- Make sense of information (how we absorb and process information)
- Solve problems (how we gather evidence, generate options, make choices and manage risk)
- Respond to the unfamiliar (how we move forward when faced with ambiguity)
In Australia, large corporations such as banks are actively reviewing their DI programs to accommodate cognitive diversity. Leading global organisations such as Virgin, Microsoft, Amazon and Google are embracing cognitive diversity and including neuro-diversity, a more targeted approach to recruiting employees with alternative thinking styles such as autism. The shift in mind-set is returning tangible benefits for organisations that are building a cognitive diversity culture. Boyd highlights three key ways that cognitive diversity can benefit organisations:
- Protection against groupthink
Diversity in approaches to analysis and problem solving helps ensure better decisions and more successful completion of tasks. It also guards against the natural inclination of expert groups to have greater confidence in their solutions than is objectively correct. This is because homogenous groups cannot access the considered, creative information processes that cognitively diverse groups do.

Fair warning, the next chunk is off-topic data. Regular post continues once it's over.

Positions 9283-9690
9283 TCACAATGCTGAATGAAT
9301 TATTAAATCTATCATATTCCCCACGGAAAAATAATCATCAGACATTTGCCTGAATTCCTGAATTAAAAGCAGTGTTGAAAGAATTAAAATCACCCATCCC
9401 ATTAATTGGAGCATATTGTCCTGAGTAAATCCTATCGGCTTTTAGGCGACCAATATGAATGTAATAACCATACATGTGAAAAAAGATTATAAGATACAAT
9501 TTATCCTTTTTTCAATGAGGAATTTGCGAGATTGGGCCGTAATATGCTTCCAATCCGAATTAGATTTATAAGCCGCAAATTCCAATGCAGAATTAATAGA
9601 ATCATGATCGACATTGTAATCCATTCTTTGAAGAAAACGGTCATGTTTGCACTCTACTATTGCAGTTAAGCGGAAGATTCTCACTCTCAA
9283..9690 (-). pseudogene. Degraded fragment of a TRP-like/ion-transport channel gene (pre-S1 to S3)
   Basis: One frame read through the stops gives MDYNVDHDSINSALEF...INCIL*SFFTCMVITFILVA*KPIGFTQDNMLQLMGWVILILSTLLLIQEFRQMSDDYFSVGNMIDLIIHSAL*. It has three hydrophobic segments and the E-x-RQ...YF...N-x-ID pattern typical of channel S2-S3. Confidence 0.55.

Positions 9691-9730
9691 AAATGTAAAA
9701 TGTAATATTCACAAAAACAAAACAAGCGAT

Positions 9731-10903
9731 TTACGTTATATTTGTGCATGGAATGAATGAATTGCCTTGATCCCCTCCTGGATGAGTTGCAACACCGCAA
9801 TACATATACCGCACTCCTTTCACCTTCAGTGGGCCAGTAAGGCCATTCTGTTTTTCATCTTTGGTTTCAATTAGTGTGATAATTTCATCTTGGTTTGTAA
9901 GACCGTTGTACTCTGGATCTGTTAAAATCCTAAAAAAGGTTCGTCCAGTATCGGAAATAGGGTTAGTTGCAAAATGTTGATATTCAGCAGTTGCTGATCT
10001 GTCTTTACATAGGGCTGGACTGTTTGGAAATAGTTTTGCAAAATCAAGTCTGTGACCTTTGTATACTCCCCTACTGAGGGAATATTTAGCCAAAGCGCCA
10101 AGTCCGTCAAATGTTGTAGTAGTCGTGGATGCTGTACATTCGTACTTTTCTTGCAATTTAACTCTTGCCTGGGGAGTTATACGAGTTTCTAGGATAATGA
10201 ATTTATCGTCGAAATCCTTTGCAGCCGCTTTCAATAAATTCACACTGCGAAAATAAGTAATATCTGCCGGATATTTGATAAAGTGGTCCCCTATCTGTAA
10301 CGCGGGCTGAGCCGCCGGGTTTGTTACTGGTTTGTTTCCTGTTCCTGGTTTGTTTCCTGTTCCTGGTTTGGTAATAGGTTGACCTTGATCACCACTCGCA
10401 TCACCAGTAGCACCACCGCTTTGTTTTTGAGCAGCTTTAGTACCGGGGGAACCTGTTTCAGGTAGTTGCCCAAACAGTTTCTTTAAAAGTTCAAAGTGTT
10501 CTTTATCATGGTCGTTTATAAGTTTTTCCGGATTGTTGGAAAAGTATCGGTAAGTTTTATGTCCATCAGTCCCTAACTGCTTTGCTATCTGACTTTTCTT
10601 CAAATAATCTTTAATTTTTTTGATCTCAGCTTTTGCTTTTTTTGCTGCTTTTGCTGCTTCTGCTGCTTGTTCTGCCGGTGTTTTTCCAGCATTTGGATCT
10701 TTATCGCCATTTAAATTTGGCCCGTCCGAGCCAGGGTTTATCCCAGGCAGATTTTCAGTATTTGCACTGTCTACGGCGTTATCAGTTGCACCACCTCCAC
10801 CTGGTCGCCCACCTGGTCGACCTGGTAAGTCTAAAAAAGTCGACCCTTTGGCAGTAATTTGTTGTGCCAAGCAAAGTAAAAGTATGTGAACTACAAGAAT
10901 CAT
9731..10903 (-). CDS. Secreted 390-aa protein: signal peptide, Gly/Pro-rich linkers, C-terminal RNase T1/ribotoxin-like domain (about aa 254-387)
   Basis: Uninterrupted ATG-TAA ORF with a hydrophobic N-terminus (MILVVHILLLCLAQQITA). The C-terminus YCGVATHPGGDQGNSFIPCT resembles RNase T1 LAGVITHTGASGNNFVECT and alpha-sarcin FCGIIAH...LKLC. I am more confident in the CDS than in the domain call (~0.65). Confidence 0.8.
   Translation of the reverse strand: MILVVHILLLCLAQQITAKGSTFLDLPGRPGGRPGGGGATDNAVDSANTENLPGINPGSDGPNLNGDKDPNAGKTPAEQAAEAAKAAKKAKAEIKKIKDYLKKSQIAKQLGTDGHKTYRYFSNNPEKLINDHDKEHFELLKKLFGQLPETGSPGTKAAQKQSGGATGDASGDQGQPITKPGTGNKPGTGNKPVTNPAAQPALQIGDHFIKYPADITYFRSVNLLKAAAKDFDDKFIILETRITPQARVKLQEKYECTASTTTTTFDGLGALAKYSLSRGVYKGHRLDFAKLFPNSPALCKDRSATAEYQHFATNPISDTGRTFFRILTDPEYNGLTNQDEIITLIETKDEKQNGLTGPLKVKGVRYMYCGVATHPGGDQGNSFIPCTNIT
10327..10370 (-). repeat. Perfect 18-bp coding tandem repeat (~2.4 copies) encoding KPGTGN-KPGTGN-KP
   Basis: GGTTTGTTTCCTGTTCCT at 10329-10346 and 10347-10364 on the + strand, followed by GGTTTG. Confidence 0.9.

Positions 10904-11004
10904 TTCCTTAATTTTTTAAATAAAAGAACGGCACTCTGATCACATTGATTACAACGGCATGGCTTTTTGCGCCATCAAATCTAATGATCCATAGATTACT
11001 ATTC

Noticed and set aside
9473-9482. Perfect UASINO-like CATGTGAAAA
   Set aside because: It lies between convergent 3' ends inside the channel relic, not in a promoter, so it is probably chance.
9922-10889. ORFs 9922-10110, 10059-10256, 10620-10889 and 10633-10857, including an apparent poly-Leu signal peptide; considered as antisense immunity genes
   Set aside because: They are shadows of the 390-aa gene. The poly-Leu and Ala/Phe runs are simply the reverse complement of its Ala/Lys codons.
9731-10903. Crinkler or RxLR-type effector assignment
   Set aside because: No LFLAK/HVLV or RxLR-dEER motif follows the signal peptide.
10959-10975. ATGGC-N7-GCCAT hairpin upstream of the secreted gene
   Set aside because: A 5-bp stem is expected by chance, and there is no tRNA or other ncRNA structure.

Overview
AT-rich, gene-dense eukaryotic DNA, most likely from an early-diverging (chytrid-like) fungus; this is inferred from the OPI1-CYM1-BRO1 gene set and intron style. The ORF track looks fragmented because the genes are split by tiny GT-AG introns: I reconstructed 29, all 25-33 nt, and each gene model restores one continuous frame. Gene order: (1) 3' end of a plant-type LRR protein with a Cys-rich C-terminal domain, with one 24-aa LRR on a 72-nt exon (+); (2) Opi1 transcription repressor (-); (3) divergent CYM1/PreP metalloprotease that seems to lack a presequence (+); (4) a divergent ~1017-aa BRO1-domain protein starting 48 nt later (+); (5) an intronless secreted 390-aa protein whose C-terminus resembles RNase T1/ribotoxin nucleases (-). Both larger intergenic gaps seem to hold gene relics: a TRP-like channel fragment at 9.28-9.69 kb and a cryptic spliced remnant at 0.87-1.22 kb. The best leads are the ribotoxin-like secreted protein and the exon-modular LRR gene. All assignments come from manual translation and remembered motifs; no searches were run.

- Increases in the source and scale of insights
Studies into cognitive diversity show that new insights and ideas emerge after approaching problems in new and creative ways. By using social media, crowdsourcing and internet connectivity, technical teams can access a diverse array of knowledge and thought.
- It helps organizations identify the employees who can best tackle their most pressing problems
Once an organisation adopts a culture of cognitive diversity, it can match people not only to roles, but to teams. By understanding the ways their people think, feel and act when faced with a new problem or challenge, organisations can embed diversity and illicit superior problem solving.
Increasing cognitive diversity in your organisation
“The most obvious means by which organisations can achieve cognitive diversity is via recruitment, but the process itself it can serve as a barrier,” says Boyd. “Typically, organisations tend to recruit in their own image – this might be due to unconscious bias or due to a direct mandate from a hiring manager.”
Many organisations simply look to their successful, existing teams to develop an ideal profile to hire against. Likewise, the traditional approach of wading through reams of resumes is not necessarily going to effectively convey cognitive diversity either; for it to be embedded into an organisation, new approaches must be adopted when recruiting.